"This is a mentally tough bunch," embattled head coach Clay Helton said afterward. "I know some folks have made fun of me for 'So what, now what?' But that's our motto. Stuff is bad sometimes but it is, so what are you going to do? Are you going to make an excuse or are you going to find a way to get the job done?"

 

Fink, who nearly transferred to Illinois in the offseason, certainly did. Looking nothing like a career backup with little game action under his belt, the junior could not have been more of somebody who lived by the YOLO code in throwing for 351 yards and three touchdowns (and one truly awful pick). Michael Pittman Jr. hauled in most of those for an FBS high this season of 232 yards and a score in the game as USC overcame just about everything thrown their way by a Utah squad that never smelled blood in the water like they should have with control of the South on the line.

 

"When it comes down to it, this team is stacked," Fink said. "You have the best players in the nation here. Why would I go somewhere else and play with lesser athletes? ... SC is on the rise. We have guys who are going to push us to the top here."

 

Fink certainly isn't wrong. There are still issues with the roster but the talent has always been there for the Trojans and that's one reason why Helton's seat, when it eventually comes open, will be coveted by many this December.

 

The team may very well be in for a rude awakening up in Seattle against Washington next weekend but those are thoughts for another time after one of the wildest days the Coliseum has seen in years.

 

3. Pac-12 After Dark delights again

Maybe we should have known something was up this week in Los Angeles after Friday's performance given that USC's crosstown rival (and their own embattled head coach) saved literally the best for last on Saturday night in what can only be described as a brain-melting comeback on the Palouse.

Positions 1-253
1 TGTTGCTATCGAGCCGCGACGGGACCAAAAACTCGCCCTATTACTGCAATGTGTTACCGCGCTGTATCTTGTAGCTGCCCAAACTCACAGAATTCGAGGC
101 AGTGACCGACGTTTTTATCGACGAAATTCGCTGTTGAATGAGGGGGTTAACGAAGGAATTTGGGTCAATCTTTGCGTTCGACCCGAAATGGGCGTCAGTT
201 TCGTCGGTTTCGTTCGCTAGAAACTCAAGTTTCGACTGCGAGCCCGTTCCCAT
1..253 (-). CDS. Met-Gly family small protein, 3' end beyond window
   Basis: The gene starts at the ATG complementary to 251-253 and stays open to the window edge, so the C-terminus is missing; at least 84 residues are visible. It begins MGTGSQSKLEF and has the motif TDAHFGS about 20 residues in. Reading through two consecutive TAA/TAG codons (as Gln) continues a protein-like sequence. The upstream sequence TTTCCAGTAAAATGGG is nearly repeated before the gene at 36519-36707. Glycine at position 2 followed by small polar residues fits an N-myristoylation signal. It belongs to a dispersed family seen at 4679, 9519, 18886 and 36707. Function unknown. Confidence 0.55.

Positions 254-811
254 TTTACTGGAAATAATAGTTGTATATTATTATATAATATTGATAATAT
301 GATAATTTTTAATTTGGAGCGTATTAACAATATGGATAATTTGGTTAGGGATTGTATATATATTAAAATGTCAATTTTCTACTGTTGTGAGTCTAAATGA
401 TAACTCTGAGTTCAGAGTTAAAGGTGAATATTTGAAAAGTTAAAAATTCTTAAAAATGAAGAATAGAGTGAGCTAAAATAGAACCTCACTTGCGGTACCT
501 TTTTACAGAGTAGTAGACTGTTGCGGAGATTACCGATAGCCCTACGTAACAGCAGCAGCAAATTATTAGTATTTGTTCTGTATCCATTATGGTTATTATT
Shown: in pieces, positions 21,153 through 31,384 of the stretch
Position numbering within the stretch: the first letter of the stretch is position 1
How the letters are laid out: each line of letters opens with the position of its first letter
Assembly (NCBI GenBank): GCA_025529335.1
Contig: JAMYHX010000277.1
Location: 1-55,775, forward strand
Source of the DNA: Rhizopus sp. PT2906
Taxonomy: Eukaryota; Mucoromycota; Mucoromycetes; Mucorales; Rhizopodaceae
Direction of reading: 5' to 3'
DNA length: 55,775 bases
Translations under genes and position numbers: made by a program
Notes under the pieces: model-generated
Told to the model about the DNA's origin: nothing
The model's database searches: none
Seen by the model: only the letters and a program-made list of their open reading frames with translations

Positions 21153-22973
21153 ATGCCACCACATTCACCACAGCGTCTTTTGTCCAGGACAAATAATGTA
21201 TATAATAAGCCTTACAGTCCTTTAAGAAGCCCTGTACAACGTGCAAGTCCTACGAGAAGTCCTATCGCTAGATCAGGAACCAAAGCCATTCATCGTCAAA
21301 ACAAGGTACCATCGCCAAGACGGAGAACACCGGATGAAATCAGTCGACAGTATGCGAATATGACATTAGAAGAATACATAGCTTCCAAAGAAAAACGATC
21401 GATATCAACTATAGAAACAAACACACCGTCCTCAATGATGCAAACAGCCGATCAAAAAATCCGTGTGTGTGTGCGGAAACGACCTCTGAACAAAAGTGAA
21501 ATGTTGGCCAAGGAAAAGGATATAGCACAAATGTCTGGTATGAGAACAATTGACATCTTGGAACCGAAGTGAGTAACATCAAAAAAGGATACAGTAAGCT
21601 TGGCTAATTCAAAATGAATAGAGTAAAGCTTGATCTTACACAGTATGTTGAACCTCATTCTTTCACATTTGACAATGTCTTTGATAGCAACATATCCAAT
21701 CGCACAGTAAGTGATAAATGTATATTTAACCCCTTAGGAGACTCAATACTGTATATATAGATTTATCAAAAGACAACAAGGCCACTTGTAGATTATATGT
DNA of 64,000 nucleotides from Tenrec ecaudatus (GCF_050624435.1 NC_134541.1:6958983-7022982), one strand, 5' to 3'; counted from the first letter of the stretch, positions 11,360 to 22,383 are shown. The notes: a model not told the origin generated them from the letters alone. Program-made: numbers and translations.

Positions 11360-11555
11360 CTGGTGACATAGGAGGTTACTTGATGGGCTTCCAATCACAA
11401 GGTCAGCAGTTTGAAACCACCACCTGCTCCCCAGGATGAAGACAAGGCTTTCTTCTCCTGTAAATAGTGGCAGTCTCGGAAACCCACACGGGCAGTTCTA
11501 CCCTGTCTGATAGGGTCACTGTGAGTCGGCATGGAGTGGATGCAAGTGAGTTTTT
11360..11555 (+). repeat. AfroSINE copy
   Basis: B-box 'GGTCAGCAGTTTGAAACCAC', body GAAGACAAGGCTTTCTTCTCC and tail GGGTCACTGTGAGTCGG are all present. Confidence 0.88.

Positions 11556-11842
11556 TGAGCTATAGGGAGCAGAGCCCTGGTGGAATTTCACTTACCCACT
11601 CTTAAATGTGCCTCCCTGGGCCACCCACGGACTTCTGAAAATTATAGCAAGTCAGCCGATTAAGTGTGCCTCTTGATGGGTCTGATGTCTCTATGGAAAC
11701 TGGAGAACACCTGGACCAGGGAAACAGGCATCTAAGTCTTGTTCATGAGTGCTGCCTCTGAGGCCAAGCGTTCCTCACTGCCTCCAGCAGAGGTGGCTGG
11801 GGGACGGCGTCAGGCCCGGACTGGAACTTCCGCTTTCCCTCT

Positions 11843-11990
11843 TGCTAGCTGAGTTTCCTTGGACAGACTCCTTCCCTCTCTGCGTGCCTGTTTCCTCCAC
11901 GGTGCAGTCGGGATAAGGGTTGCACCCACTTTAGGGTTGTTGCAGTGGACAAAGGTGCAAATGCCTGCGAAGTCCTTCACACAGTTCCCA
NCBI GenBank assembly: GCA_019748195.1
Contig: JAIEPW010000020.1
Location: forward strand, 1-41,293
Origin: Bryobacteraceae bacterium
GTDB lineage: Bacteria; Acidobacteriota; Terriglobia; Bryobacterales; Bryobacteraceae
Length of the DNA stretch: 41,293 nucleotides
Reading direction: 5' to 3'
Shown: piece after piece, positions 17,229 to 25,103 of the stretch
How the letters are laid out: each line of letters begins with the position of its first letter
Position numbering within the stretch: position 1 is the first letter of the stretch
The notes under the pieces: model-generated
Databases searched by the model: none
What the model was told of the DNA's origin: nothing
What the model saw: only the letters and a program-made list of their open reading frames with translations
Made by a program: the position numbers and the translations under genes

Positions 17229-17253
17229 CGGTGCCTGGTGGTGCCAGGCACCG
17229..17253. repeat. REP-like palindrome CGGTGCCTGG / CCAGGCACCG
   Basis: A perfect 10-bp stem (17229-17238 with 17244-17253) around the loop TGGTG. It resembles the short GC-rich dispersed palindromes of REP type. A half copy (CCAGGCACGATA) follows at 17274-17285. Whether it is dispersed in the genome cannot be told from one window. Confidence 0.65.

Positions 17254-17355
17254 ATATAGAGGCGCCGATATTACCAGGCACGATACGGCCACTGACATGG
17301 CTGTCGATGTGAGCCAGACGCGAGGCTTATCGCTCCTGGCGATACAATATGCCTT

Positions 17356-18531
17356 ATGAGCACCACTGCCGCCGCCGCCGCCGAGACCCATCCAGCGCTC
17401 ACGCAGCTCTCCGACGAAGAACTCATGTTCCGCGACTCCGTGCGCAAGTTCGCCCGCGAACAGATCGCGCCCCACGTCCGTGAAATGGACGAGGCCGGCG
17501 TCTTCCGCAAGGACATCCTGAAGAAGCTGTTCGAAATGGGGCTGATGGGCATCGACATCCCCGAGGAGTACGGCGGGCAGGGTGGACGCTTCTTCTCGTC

The Bruins simply weren't dead, they were written off by nearly everybody involved in both the game and college football as the lifeless program looked like they were headed for another lopsided loss after trailing by 32 in the second half.

 

 

But seemingly out of nowhere, things just started happening for the Bruins. Fumbles were recovered at an unfathomable pace. Special teams contributed score after score. A once broken offense rose from the dead — seriously they were DEAD LAST in FBS in yards per play coming into the game.

 

The end result: UCLA 67, Washington State 63.

 

"It's just a Pac-12 After Dark kind of win," Chip Kelly said afterward, barely processing all that had happened.

 

It was the third-largest FBS comeback and was the highest-scoring Pac-12 game ever. The Bruins exceeded the amount of points they had scored in their three previous games combined and young QB Dorian Thompson-Robinson went from being thrown under the bus by many in his fan base to throwing for 507 yards and five touchdowns.

 

Of course, it wouldn't have been possible had Wazzu not, sadly, Coug'd it throughout the second half after playing nearly flawlessly in the first. QB Anthony Gordon is on pace to shatter the FBS record for touchdown passes after throwing for a school- and conference-record nine against UCLA. Still, defensive lapses and turnovers continued to gift the visitors points and yards to the point where that was all not enough in the end.